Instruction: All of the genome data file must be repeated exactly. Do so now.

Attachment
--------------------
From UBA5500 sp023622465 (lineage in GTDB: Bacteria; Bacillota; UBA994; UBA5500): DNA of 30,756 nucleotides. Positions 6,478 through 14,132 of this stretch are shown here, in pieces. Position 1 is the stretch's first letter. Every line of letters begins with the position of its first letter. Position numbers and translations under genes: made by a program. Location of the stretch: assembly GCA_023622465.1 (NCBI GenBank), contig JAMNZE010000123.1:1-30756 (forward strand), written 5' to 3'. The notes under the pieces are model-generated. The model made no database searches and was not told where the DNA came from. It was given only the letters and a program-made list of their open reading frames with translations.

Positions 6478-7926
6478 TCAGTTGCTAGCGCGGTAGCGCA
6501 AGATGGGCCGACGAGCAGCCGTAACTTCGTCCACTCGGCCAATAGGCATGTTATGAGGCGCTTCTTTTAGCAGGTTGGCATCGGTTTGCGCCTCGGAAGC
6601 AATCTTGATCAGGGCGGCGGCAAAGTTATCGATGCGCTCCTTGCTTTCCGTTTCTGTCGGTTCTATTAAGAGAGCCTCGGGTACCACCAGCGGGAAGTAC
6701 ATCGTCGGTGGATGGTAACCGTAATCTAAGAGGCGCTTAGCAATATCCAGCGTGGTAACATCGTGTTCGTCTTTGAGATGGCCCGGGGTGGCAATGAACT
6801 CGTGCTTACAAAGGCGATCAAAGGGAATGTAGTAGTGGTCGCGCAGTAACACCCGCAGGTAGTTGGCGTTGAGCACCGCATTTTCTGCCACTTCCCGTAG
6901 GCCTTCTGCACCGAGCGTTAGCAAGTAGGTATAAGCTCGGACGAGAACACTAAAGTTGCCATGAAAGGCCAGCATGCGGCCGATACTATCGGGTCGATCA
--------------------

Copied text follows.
From UBA5500 sp023622465 (lineage in GTDB: Bacteria; Bacillota; UBA994; UBA5500): DNA of 30,756 nucleotides. Positions 6,478 through 14,132 of this stretch are shown here, in pieces. Position 1 is the stretch's first letter. Every line of letters begins with the position of its first letter. Position numbers and translations under genes: made by a program. Location of the stretch: assembly GCA_023622465.1 (NCBI GenBank), contig JAMNZE010000123.1:1-30756 (forward strand), written 5' to 3'. The notes under the pieces are model-generated. The model made no database searches and was not told where the DNA came from. It was given only the letters and a program-made list of their open reading frames with translations.

Positions 6478-7926
6478 TCAGTTGCTAGCGCGGTAGCGCA
6501 AGATGGGCCGACGAGCAGCCGTAACTTCGTCCACTCGGCCAATAGGCATGTTATGAGGCGCTTCTTTTAGCAGGTTGGCATCGGTTTGCGCCTCGGAAGC
6601 AATCTTGATCAGGGCGGCGGCAAAGTTATCGATGCGCTCCTTGCTTTCCGTTTCTGTCGGTTCTATTAAGAGAGCCTCGGGTACCACCAGCGGGAAGTAC
6701 ATCGTCGGTGGATGGTAACCGTAATCTAAGAGGCGCTTAGCAATATCCAGCGTGGTAACATCGTGTTCGTCTTTGAGATGGCCCGGGGTGGCAATGAACT
6801 CGTGCTTACAAAGGCGATCAAAGGGAATGTAGTAGTGGTCGCGCAGTAACACCCGCAGGTAGTTGGCGTTGAGCACCGCATTTTCTGCCACTTCCCGTAG
6901 GCCTTCTGCACCGAGCGTTAGCAAGTAGGTATAAGCTCGGACGAGAACACTAAAGTTGCCATGAAAGGCCAGCATGCGGCCGATACTATCGGGTCGATCA